“Fill the jars with water” (John 2:4).
Second Sunday in Ordinary Time
Isa 62:1-5: Ps 96; 1 Cor 12:1-4; John 2:1-11
The wedding feast at Cana is rich with themes for both scholars and preachers. It also has beautiful imagery that all believers can reflect on it with profit. It is a favorite Gospel for weddings, anniversaries and Marian devotion. Jesus begins his public ministry with a love story, an abundance of wine, a reminder to married couples that the best wine is saved for last, and a glimpse of Mary’s alertness to need and influence over her son, Jesus.
All of these possible themes take place in the context of the fourth evangelist’s focus on Jesus as fulfilling and surpassing the Jewish temple rituals, which are like water to the wine of grace he is offering. The six stone jars for purification are empty, and even when filled with 120 to 180 gallons of water can offer only limited benefit. Jesus changes the water into wine, the best wine, an extravagant sign of God’s mercy. Something new and wonderful has begun.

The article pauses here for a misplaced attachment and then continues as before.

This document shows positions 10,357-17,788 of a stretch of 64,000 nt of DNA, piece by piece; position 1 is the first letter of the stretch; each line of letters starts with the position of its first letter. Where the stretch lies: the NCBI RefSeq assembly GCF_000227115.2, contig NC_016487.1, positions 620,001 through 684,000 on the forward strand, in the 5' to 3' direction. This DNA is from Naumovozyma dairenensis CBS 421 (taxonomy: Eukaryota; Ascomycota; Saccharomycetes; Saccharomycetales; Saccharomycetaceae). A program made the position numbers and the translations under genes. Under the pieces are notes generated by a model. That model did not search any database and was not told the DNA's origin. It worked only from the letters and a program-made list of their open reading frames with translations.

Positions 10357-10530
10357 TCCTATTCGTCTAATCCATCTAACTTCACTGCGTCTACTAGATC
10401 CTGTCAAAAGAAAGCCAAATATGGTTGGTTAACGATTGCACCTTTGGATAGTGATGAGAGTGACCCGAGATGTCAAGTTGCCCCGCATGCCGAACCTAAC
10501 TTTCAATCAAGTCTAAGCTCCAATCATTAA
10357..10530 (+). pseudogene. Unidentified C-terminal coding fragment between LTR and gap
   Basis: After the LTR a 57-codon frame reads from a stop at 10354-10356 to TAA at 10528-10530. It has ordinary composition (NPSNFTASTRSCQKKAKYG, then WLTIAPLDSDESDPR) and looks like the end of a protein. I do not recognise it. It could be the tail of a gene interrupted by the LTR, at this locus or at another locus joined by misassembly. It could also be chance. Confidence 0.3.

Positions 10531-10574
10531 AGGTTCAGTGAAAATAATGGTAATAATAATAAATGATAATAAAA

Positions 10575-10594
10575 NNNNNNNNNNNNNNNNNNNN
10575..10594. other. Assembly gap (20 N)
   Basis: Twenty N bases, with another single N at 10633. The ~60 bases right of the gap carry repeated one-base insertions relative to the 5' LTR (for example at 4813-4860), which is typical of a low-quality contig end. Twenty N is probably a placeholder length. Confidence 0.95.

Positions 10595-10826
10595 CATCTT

That Jesus begins his ministry and performs his first sign at a wedding are also major themes in the fourth Gospel. The Incarnation is itself the marriage of humanity and divinity, the goal of the Covenant. Jesus is introduced as the bridegroom to Israel, the sign of God’s love for his people, one of the central themes of the Hebrew Scriptures.
Mary models our faith as disciples. Her compassion for the married couple moves her to prompt Jesus to perform a spectacular miracle to save them from embarrassment. Mary’s words, “They have no wine,” are directed to both Jesus and to us, her constant reminder to remember the poor or anyone in need. “Do something to help them,” she says, even if all we have is a cup of cold water, a few fish and some small loaves. Whenever you encounter others in need, give what you have, and God will do the rest.